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SLR file format parsers in Python
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README.md

Python package for satellite laser ranging file formats

This package contains functions to parse CPF (predicts) and CRD (ranging observations) files in Python.

See the ILRS documentation of the file formats for their definitions and details.

These were written for personal use, implementing mostly just features that were necessary at the moment. No warranty or future maintenance is promised. Feature request will be considered. Packaging for PyPI is also a possibility if there is demand.

Installation

Python 3 is required, as well as the packages listed in requirements.txt. I recommend using a virtualenv and running:

$ pip install -r requirements.txt
$ python setup.py install

Usage

Consolidated Prediction Format

The CPF parser was written in order to interpolate predicts in the way described in the CPF format specification (see https://ilrs.cddis.eosdis.nasa.gov/data_and_products/formats/cpf.html).

It works relatively simply. The parse_CPF function takes in the raw contents of a CPF file, and produces a Prediction object, which wraps the data and an interpolator (a BarycentricInterpolator from scipy is used).

Calling the interpolate(t) method, where t is a datetime object returns the interpolated position as a numpy array. A ValueError will be raised if the t is outside the valid interpolation range of the prediction file.

Example

>>> from SLRdata import parse_CPF
>>> from datetime import datetime

>>> raw_data = open("todays_predict_file.cpf", "r").read()
>>> my_predict = parse_CPF(raw_data)

>>> timestamp = datetime.utcnow()
>>> my_predict.interpolate(timestamp)
array([  712048.91907249,  5057248.90826335, -5784879.0715739 ])

Consolidated Ranging Data

The CRD format is more complex and parsed in a much more complicated way.

  1. The parser returns collection of dictionaries representing observation "units" (defined by the H1 header lines, ended by the H9 header).
  2. A unit dictionary has a list of "sessions", defined by H4 headers, ended by the H8 header.
  3. Each session is a dictionary containing session parameters and a numpy array with the observed data.

Currently only the bare minimum of ranging data is parsed: the timestamp (second of day) and the observed delay. More values are added as needed.

Station and target data are also parsed into dictionaries, accessed with the "station" and "target" keywords. The CRD specification allows target and station data both at the unit level (after a H1 headers, but before a H4 header), or for each separate session (after a H4 header). This flexibility leads to a complication: the parser puts the "station" and "target" keywords either in the unit dictionary or the session dictionary, depending on where they are defined in the file. It is up to the user to make sure these are found correctly (see example below).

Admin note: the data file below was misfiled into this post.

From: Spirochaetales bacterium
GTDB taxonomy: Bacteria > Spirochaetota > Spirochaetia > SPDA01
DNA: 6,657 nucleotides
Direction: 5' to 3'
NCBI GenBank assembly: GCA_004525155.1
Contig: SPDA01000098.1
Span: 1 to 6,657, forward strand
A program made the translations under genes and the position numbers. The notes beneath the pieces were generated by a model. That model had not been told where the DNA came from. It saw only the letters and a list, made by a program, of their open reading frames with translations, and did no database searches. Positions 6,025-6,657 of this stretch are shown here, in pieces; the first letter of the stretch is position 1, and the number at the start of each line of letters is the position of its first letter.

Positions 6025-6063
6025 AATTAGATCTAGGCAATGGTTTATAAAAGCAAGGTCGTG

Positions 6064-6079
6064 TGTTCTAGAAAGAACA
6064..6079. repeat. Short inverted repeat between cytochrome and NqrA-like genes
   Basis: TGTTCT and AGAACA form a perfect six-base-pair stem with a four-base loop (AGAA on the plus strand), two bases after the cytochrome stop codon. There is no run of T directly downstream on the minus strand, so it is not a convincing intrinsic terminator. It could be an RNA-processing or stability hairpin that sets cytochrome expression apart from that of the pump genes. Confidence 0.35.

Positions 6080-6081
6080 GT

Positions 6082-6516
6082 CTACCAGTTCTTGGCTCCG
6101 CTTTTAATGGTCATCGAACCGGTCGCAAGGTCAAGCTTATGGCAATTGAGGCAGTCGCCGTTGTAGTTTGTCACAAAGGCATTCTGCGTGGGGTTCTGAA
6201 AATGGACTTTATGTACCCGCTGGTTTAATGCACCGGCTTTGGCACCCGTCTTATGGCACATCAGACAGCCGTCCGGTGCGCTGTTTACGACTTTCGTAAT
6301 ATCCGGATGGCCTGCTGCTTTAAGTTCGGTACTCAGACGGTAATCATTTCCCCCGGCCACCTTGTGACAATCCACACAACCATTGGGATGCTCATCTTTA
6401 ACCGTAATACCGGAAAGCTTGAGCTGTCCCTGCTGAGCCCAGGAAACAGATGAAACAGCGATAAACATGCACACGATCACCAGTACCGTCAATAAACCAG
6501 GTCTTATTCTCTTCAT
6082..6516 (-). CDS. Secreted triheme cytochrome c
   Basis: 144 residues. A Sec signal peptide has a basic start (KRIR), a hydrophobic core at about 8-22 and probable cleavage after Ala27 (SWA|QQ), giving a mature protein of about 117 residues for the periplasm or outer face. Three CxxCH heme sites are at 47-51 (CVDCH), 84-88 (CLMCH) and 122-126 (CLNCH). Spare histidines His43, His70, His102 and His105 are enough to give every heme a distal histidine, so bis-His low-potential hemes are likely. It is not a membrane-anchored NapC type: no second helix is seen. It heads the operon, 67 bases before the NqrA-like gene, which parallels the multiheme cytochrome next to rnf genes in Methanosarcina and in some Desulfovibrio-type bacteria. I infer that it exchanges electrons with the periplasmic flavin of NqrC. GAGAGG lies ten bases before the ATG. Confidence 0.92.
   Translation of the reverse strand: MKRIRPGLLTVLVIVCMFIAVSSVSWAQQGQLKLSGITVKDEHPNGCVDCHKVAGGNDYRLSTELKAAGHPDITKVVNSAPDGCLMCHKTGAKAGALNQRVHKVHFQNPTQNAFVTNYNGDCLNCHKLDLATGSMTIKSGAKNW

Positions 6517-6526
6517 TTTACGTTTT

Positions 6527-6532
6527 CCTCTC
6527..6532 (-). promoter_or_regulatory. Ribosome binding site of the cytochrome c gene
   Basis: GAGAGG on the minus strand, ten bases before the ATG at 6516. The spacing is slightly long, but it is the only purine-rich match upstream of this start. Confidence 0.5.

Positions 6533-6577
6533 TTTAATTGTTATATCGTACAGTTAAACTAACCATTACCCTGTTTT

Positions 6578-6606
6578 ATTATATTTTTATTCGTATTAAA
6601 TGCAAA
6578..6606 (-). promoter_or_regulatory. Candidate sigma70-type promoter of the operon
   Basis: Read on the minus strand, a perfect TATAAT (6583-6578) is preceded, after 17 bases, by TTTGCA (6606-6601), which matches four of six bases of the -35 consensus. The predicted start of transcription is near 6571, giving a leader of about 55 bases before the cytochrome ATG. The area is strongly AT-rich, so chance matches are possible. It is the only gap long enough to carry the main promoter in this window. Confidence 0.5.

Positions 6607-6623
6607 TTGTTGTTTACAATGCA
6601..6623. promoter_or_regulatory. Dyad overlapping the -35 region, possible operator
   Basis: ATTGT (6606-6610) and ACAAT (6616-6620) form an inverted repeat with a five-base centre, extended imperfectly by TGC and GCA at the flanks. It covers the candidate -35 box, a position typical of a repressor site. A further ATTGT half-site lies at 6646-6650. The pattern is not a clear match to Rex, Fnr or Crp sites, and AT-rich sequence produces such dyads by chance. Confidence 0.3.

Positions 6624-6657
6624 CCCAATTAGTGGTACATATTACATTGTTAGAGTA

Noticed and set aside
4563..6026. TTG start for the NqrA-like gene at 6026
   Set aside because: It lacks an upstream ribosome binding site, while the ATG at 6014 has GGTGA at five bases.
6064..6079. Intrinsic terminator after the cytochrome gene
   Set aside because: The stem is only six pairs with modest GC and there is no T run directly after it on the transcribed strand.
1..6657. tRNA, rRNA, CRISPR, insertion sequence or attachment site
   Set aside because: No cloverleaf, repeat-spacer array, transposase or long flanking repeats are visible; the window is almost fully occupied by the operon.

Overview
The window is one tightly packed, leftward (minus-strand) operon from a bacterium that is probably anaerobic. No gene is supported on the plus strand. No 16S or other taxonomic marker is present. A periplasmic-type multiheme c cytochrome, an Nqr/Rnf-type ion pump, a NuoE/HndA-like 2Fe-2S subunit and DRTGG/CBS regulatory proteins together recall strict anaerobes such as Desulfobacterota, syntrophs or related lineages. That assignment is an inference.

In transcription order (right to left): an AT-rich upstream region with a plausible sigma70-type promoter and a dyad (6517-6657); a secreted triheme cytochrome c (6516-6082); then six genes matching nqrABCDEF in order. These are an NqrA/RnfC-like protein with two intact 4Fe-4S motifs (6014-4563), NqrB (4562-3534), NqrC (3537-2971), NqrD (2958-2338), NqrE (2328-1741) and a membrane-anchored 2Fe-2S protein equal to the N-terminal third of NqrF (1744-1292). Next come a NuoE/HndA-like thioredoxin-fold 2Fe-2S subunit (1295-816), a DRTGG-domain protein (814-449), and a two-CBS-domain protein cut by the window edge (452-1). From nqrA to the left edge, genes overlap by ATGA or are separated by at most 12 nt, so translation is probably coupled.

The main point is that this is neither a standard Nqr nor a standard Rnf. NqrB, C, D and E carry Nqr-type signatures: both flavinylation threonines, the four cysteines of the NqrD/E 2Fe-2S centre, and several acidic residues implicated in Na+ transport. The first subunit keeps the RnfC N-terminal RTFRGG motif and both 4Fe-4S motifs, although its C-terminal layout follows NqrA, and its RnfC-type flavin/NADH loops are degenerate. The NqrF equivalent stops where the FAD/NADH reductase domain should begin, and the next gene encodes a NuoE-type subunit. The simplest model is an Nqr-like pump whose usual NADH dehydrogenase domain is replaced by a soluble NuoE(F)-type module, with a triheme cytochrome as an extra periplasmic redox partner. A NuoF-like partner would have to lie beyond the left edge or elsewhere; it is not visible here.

Examples

>>> from SLRdata import parse_CRD

>>> raw_data = open("ranging_file.crd", "r").read()
>>> Units = parse_CRD(raw_data)

>>> unit = Units[0]

>>> unit.keys()
dict_keys(['format', 'version', 'time', 'sessions', 'station', 'target'])

>>> unit["station"]
{'name': 'BORL', 'ID': 7811, 'system': 38, 'occupancy': 2, 'timescale': 7}

>>> unit["sessions"][0]["data"]
array([[  6.56007011e+04,   1.42107683e-02],
       [  6.56021011e+04,   1.41864711e-02],
       [  6.56028011e+04,   1.41743928e-02],
       ..., 
       [  6.58627011e+04,   1.37161761e-02],
       [  6.58628011e+04,   1.37175978e-02],
       [  6.58630011e+04,   1.37204455e-02]])

Here's how to get the station of a session, while falling back to the unit level if it is not found. The Python dictionaries' get method defaults to its second parameter if the requested key is not found in the dictionary:

>>> session = unit["sessions"][0]

>>> session["station"]
Traceback (most recent call last):
  File "<stdin>", line 1, in <module>
KeyError: 'station'

>>> session.get("station", unit["station"])
{'name': 'BORL', 'ID': 7811, 'system': 38, 'occupancy': 2, 'timescale': 7}

Troposphere correction

A troposphere correction function is included, based on IERS Technical Note 13.

The function troposphere_correction takes the following parameters:

  • Temperature, in Kelvin,
  • Pressure, in hPa,
  • Relative humidity, as a percentage,
  • Station latitude, in radians,
  • Station geodetic height, in kilometers,
  • Satellite elevation, in radians,
  • Laser wavelength, in nanometers.

Examples

from math import pi
from SLRdata import troposphere_correction

T = 273.15
P = 1013.25
RH = 50.0
lat = 30 * pi/180
height = 0.500
elevation = 60 * pi/180
lbd = 532.0

deltaR = troposphere_correction(T, P, RH, lat, height, elevation, lbd)
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